President Donald Trump is making good on his campaign promise to reverse a key environmental achievement of former President Barack Obama.
Preliminary reports from The Washington Post and other media outlets indicated the order would instruct the Environmental Protection Agency and Army Corps of Engineers to “review and reconsider” the rule. Final language has not yet been released.
The rule, implemented in 2015, was intended to clarify which of the nation’s waterways should be protected under the federal jurisdiction of the Clean Water Act. It includes streams, wetlands and other smaller waterways that collectively provide drinking water for an estimated 117 million people — one in three Americans, according to the EPA.
The rule has been tied up in courts, however, with some 31 states, businesses and agricultural groups characterizing it as federal government overreach that would cripple industry.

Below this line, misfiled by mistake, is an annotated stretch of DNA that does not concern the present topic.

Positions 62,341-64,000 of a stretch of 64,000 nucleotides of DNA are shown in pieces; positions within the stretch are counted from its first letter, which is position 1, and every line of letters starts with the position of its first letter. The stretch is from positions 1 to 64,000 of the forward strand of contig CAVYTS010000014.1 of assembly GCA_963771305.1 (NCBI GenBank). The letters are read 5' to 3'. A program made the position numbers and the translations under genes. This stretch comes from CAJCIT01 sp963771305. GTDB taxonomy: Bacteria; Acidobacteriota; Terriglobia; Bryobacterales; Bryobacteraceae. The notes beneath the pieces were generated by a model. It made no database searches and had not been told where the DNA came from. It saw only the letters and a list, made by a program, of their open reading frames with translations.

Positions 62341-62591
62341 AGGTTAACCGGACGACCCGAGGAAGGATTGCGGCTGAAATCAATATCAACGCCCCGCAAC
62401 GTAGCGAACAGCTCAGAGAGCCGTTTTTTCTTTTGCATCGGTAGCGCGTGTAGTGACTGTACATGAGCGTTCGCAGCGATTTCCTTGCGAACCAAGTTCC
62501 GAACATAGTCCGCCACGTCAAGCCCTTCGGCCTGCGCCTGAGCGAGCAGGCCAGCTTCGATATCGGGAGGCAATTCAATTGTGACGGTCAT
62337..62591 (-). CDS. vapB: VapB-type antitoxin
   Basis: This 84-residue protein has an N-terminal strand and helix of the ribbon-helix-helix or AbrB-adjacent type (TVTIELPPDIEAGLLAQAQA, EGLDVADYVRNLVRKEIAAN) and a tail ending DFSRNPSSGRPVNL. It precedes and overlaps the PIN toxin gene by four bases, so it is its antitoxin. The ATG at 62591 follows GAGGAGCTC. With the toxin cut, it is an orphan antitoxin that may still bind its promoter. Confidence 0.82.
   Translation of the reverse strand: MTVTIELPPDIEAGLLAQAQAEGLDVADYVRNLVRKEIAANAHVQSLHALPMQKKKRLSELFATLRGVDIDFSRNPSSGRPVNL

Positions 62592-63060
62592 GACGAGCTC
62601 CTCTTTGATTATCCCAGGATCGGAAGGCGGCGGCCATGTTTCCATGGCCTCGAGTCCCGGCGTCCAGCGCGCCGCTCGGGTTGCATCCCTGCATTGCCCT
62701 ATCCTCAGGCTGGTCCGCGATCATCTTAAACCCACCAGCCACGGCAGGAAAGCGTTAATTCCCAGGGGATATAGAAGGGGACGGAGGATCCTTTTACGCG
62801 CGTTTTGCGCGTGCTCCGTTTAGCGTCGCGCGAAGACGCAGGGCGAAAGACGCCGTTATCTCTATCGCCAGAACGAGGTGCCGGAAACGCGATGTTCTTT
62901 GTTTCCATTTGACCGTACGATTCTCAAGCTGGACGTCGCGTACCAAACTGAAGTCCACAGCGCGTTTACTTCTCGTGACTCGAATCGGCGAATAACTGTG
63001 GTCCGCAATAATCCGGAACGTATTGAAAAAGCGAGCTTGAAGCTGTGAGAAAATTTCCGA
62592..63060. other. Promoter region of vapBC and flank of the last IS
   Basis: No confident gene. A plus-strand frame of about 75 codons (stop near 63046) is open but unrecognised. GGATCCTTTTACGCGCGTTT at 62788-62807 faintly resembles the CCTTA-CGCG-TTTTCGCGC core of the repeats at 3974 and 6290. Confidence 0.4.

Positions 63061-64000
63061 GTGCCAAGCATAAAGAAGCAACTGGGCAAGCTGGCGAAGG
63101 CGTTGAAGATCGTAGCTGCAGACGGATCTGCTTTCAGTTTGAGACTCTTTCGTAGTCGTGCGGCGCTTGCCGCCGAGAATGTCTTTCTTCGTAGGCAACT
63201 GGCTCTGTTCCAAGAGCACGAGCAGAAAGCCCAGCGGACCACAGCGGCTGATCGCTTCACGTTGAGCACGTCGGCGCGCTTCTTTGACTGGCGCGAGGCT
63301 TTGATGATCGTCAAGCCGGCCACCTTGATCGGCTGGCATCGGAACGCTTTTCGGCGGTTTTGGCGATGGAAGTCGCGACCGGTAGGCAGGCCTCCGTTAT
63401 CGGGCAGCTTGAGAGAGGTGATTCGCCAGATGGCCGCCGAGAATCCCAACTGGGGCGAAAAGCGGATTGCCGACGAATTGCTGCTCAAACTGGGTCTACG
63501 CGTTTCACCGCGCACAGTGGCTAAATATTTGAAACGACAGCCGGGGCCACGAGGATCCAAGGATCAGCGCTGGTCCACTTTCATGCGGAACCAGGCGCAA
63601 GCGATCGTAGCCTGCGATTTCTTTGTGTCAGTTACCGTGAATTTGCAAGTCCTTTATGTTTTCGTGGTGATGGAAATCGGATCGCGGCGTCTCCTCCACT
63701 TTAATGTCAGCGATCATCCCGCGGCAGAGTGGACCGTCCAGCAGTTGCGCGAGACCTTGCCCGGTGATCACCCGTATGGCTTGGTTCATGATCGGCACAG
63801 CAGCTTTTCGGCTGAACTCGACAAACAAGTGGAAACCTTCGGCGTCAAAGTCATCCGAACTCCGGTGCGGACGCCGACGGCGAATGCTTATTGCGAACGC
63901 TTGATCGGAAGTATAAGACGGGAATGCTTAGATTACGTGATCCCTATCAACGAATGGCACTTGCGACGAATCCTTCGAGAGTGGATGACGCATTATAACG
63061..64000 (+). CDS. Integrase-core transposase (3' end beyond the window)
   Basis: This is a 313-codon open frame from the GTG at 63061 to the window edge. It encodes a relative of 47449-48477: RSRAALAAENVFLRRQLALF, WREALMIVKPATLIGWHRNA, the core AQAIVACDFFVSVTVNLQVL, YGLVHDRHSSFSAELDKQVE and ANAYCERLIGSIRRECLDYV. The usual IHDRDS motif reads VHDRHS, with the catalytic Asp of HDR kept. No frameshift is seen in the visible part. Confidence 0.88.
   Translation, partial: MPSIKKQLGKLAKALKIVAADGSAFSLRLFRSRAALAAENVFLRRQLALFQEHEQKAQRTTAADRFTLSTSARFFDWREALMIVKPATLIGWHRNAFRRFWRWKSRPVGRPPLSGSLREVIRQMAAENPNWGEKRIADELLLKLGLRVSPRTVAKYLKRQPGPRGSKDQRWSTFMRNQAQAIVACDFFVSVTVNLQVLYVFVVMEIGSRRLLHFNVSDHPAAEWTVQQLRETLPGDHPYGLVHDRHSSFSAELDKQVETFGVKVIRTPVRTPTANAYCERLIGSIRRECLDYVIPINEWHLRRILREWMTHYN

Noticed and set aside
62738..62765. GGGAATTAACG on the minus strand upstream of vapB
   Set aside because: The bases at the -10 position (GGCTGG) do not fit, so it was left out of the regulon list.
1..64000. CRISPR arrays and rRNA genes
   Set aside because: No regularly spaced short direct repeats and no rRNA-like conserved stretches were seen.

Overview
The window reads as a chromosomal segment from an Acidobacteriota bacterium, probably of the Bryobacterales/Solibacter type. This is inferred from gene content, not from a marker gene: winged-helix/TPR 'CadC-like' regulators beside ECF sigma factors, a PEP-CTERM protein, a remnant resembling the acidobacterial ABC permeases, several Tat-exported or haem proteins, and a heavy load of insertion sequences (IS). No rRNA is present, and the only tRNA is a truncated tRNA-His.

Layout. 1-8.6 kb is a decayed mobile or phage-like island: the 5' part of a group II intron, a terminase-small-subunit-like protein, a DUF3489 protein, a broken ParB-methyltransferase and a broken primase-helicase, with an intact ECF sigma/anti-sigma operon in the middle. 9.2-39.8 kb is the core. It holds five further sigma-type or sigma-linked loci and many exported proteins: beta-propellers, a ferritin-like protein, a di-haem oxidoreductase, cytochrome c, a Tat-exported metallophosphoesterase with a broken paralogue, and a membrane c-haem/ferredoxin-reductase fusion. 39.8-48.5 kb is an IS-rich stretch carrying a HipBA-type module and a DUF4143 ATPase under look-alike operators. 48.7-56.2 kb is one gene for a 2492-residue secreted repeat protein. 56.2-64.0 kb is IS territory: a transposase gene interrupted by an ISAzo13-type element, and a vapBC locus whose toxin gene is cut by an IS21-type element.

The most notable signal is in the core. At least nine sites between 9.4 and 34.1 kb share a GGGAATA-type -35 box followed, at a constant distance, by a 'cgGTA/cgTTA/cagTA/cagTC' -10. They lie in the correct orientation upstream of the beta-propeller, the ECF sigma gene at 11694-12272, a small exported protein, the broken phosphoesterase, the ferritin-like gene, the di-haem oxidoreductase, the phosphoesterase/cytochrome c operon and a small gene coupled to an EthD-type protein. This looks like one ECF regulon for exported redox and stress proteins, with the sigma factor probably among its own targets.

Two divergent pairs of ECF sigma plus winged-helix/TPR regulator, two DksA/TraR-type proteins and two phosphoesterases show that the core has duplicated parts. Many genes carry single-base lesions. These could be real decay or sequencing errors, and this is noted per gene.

Another vocal critic of the rule has been EPA Administrator Scott Pruitt, who as Oklahoma attorney general sued the EPA over the rule, claiming it was unconstitutional and burdensome to farmers, developers and property owners. Pruitt reiterated his opposition to the rule, citing it as an example of overregulation, during an address at the Conservative Political Action Conference over the weekend.
Despite the Trump administration’s strong opposition to the rule, reversing it is no easy matter, triggering a new, potentially lengthy, rule-making process.
This is a developing story and will be updated.
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